Chapter Ten: Schools and Families: A Proposal, discusses the relationships between schools and families, advocating that "Families rightly should look to schools to assist them in meeting their educational needs, and schools should take seriously their constitutional mandates to provide for the education of every child -- even the children of families who want to guide that education themselves" (p 185). Guterson then shares several examples of excellent school/family cooperation. He also acknowledges (and laments) the current trend towards "espous[ing] schools as full-service institutions designed to do what families once did: Schools, [some reformers] assert, should be open dawn to dusk in every season fo the year, providing day care, m,meals, advice about birth control, counseling for teenage alcoholics, sex education, AIDS education, late-afternoon volleyball, basketball, and badminton, and finally Home and Family Life course in which children learn about -- what else? -- the home and family life they have left behind" (p 184).
Guterson argues that "a school district should encourage more families to homeschool privately, without recourse to district resources -- if the families can do so with good results -- since this frees the district to devote greater energy to those families truly in need of what it offers. Successful homeschooling, after all, is a kind of educational self-sufficiency, a farm that produces precisely what it needs without drawing on public funds. Such self-sufficiency should be promoted rather than mistrusted; It should be recognized as a legitimate and reasonable alternative to other educational possibilities" (p. 198).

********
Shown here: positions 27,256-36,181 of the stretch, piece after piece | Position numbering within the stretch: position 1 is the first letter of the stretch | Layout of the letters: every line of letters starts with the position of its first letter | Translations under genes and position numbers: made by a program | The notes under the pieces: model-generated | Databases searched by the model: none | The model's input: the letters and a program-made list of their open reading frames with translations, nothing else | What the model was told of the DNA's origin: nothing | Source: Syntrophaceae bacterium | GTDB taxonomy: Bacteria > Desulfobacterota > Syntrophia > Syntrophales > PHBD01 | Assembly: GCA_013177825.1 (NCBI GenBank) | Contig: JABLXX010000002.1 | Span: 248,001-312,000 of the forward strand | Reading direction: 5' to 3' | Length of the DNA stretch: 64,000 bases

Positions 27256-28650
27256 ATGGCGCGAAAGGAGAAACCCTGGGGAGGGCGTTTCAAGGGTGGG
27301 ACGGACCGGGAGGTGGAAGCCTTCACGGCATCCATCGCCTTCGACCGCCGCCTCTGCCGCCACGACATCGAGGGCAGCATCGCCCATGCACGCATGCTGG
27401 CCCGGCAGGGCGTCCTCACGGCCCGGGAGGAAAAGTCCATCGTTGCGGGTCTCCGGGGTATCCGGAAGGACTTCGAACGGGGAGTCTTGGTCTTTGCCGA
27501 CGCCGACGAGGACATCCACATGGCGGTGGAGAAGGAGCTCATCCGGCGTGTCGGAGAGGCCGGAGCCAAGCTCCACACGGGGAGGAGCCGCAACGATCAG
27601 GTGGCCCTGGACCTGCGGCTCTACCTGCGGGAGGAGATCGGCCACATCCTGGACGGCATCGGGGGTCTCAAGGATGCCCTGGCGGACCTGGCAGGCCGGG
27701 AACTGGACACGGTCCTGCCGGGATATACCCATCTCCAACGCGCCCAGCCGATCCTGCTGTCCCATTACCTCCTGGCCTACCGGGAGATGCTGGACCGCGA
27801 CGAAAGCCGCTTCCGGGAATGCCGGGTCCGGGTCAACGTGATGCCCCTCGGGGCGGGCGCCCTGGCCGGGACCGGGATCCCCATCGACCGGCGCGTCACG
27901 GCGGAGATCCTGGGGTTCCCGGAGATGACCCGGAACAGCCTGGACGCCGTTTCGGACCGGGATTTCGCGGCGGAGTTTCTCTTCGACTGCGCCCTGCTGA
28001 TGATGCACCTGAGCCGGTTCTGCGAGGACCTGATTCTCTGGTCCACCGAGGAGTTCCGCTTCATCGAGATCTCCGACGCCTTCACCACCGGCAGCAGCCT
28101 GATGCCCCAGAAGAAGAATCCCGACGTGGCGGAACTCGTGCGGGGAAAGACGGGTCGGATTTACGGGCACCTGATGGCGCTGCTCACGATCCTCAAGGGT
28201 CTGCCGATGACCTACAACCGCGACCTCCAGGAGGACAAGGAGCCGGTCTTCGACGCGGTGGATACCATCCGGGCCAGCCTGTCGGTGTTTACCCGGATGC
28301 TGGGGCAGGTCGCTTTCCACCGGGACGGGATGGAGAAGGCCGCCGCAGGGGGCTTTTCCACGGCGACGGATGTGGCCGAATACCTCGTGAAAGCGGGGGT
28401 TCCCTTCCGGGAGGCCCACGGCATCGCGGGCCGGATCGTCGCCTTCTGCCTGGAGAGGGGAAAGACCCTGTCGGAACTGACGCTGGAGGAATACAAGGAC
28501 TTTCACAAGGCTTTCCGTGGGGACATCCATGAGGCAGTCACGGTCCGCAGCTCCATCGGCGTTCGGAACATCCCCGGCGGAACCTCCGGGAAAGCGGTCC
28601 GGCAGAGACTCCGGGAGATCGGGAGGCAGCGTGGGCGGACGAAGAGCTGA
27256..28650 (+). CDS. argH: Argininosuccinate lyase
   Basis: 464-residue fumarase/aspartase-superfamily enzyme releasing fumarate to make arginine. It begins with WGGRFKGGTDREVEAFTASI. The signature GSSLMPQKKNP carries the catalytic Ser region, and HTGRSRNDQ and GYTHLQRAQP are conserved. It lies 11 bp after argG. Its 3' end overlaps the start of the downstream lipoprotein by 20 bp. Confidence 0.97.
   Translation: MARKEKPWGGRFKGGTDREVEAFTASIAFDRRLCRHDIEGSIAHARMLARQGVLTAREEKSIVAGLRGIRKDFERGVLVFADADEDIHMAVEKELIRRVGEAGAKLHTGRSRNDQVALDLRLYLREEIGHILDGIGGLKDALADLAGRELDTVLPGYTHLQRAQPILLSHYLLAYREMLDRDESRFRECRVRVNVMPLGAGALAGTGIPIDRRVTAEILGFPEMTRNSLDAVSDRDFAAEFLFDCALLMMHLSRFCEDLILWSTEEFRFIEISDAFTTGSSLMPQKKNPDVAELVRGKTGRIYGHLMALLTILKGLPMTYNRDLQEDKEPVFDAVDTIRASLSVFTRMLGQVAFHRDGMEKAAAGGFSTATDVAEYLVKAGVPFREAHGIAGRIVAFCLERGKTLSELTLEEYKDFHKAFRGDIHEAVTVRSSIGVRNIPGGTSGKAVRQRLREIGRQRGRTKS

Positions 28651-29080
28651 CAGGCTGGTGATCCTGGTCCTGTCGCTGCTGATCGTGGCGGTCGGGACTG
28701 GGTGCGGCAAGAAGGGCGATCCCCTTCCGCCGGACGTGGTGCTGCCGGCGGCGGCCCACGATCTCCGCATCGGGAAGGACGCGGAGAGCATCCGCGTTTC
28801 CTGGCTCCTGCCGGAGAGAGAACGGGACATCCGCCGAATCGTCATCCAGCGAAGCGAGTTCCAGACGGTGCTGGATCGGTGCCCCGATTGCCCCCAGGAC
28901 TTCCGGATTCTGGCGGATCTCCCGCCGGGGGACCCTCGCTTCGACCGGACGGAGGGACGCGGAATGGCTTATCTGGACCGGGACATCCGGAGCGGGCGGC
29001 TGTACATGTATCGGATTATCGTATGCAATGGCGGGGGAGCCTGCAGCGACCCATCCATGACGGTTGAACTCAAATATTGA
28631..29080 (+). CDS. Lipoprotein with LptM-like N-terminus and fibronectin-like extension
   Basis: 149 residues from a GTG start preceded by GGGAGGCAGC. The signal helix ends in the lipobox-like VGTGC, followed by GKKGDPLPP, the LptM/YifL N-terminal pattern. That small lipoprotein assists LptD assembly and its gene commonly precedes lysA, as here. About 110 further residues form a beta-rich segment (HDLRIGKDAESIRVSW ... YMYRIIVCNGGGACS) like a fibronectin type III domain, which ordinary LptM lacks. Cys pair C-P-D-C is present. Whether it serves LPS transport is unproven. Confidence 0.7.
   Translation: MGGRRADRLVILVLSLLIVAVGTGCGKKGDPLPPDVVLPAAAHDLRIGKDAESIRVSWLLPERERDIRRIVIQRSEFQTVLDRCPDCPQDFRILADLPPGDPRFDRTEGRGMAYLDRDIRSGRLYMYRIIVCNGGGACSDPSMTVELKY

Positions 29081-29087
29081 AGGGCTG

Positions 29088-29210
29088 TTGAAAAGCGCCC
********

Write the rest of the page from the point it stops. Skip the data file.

Chapter Eleven: A Life's Work, wraps it all up, but not before articulating an aspect of our society that I have never been comfortable with. "In should be easy to understand how friendly conversation in America -- where probing into the particulars of other lives is considered courtesy ("Always ask about their lives" is the advice we get as teenagers about making polite talk)-- [ . . . ]" Guterson goes on to make his point but I stopped right there. He said "probing", didn't he? I hate asking people for details as it seems so snoopy, so rude, yet I recognize that I fail the polite conversation test at nearly every opportunity. So if you know me face-to-face and have wondered why I am so rude and never ask you a lot of questions, just know that even though I acknowledge that I should, in my heart it feels like probing, and I am tickled pink to get even the littlest hint from Guterson that I may not be the only one. If you are still reading this very long post, and have any wisdom to share on this, please do so.
I can't tell you what else Guterson discussed in Chapter Eleven, as I was completely derailed by the aforementioned probing.
All in all, I was found the book informative and the writing very enjoyable; Guterson has a droll sense of humor that had me chuckling throughout.